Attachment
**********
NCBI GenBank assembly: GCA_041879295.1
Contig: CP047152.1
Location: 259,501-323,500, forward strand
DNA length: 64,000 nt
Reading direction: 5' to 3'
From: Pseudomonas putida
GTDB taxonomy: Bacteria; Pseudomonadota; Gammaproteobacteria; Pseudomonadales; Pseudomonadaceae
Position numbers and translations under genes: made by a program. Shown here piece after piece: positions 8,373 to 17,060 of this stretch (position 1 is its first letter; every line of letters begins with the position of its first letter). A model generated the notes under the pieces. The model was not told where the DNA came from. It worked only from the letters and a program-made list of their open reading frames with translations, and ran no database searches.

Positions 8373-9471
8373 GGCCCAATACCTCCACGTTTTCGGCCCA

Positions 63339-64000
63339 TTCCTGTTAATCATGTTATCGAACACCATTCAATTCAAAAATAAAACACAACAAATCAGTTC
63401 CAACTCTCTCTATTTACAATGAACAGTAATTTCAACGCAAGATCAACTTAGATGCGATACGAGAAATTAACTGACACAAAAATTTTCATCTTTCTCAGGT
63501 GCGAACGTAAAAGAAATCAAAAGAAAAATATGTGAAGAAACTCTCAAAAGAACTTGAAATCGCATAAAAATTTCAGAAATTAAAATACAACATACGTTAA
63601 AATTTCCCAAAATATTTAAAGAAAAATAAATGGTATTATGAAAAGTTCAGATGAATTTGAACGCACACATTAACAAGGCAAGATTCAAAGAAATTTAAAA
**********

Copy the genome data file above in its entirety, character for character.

NCBI GenBank assembly: GCA_041879295.1
Contig: CP047152.1
Location: 259,501-323,500, forward strand
DNA length: 64,000 nt
Reading direction: 5' to 3'
From: Pseudomonas putida
GTDB taxonomy: Bacteria; Pseudomonadota; Gammaproteobacteria; Pseudomonadales; Pseudomonadaceae
Position numbers and translations under genes: made by a program. Shown here piece after piece: positions 8,373 to 17,060 of this stretch (position 1 is its first letter; every line of letters begins with the position of its first letter). A model generated the notes under the pieces. The model was not told where the DNA came from. It worked only from the letters and a program-made list of their open reading frames with translations, and ran no database searches.

Positions 8373-9471
8373 GGCCCAATACCTCCACGTTTTCGGCCCA

Positions 63339-64000
63339 TTCCTGTTAATCATGTTATCGAACACCATTCAATTCAAAAATAAAACACAACAAATCAGTTC
63401 CAACTCTCTCTATTTACAATGAACAGTAATTTCAACGCAAGATCAACTTAGATGCGATACGAGAAATTAACTGACACAAAAATTTTCATCTTTCTCAGGT
63501 GCGAACGTAAAAGAAATCAAAAGAAAAATATGTGAAGAAACTCTCAAAAGAACTTGAAATCGCATAAAAATTTCAGAAATTAAAATACAACATACGTTAA
63601 AATTTCCCAAAATATTTAAAGAAAAATAAATGGTATTATGAAAAGTTCAGATGAATTTGAACGCACACATTAACAAGGCAAGATTCAAAGAAATTTAAAA